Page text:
Urban installations are really cool. They make you experience the city space in a whole new way. Ideally, they also teach or show you something. In collaboration with Graphic Matters Festival we created an Infographics Time Walk in Breda (NL). It introduces the most interesting historical infographics, using wonderful illustrations by Dutch designer Jan Hamstra.

Map of the Time Walk in Breda
This map shows the stretch of the Time Walk from Breda main station along Speelhuislaan to the festival’s location at Stokvishallen.

“Information Superpower” was the theme of the Graphic Matters festival in 2019. This included an extensive exhibition of contemporary data visualization, as well as a series of talks and workshops with experts from the field. Dennis Elbers, the founder and director of Graphic Matters, conjured up the concept of introducing the whole topic with an “Infographics Time Walk” which leads from the city’s main station to the festival area.

Dennis Elbers had suggested to consider this path as a timeline, along which we’ll present the most interesting infographics over the past 1000 years. I contributed a thorough selection of important works since the Middle Ages. Dennis measured the length of the Speelhuislaan and transformed it into a timeline of roughly 1,000 years, along which the individual works were positioned.

The Infographics Time Walk. The posters are for Emma Willard’s Picture of Nations (1836, front left), an organizational chart from the New York and Eeerie Railway (1855, middle ground right) and Charles-Joseph Minard’s Napoleon March (1869, middle ground left). Photo: Rob Lipsius / Graphic Matters

Dennis Elbers invited Jan Hamstra, a brilliant illustrator who has developed a unique visual style based on the technique of linocut type, to develop “narrative poster illustrations”, which would capture the story of each historical infographic. For instance, the Picture of Nations was created in 1836 by the American educator and activist Emma Willard (above left).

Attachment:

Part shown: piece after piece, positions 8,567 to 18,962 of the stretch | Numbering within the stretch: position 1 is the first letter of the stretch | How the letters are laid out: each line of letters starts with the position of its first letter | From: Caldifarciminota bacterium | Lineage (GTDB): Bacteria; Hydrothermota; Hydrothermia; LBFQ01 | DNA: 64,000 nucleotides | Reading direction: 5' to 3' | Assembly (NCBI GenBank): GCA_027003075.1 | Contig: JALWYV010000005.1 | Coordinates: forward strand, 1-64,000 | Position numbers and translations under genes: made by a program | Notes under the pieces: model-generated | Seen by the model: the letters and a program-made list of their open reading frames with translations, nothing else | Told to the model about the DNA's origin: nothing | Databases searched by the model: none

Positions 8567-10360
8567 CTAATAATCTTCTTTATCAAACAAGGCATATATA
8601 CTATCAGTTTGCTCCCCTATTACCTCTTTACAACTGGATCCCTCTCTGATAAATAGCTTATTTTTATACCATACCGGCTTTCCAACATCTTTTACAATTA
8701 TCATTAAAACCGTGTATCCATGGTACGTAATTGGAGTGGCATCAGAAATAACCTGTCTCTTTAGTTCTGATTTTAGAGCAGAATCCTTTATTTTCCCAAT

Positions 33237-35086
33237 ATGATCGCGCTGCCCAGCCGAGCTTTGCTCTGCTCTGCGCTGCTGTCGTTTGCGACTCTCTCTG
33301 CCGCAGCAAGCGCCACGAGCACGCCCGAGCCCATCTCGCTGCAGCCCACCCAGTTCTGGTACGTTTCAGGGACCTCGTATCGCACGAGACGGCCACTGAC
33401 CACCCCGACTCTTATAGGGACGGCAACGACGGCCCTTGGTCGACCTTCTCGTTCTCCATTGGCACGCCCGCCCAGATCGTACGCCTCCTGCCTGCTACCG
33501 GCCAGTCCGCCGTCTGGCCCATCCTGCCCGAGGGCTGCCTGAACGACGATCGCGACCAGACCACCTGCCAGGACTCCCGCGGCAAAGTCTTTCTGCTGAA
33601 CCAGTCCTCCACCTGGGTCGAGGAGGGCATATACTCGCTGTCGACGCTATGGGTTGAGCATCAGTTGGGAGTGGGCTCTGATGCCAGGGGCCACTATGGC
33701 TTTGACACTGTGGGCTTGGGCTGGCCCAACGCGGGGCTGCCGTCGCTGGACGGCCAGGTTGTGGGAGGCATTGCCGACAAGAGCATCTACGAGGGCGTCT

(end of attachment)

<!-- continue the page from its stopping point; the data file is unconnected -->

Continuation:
In his poster, Jan Hamstra created a visual story about Willard’s work, who has devoted her life to advancing the education of women, had founded several schools for girls and women, and who had – as a teacher – thoroughly considered how to improve teaching methods. In this context she has created several important visualizations which were meant to help students understand and memorize history.

The Infographics Time Walk. The posters are for W.E.B. Du Bois’ series of visualizations for the Paris World Expo (1900, front right), Erich Haeckel’s Artforms of Nature (1904, front left) and Harry Beck’s design for the London Tube Map (1833, middle ground right). Photo: Rob Lipsius / Graphic Matters

Another important contribution to the history of information graphics was provided by the sociologist and activist W.E.B. Du Bois and a team of students. They were invited to represent the status of the Afro-American population for the World Expo in Paris in 1900. For this exhibit, they created a series of hand-drawn visualizations (more on this project in this review). Du Bois is shown here in a profile portrait, with the series of posters behind his face (above right).

On their backside, the posters reproduced the original graphic and some background information. I love how Jan created a whole visual narrative to show the historical context in which each of these graphics were made. Each of them has a story about why they were created (e.g. to help students or to support a political campaign). Jan’s illustrations capture this very beautifully.

Many drafts of prints on the floor.
Illustrator Jan Hamstra with the whole series of drafts for the poster designs.

Jan Hamstra took this image during the intense creation process. The test prints on the floor show designs for the whole series of posters. Each of them contained a portrait of the author or designer that invented the infographic. I loved this glimpse into Jan’s workshop and intense creative process. During the festival, Jan and myself gave a guided tour along the Time Walk, which was very inspiring and enjoyable.

Thanks Dennis Elbers & Graphic Matters for the opportunity.

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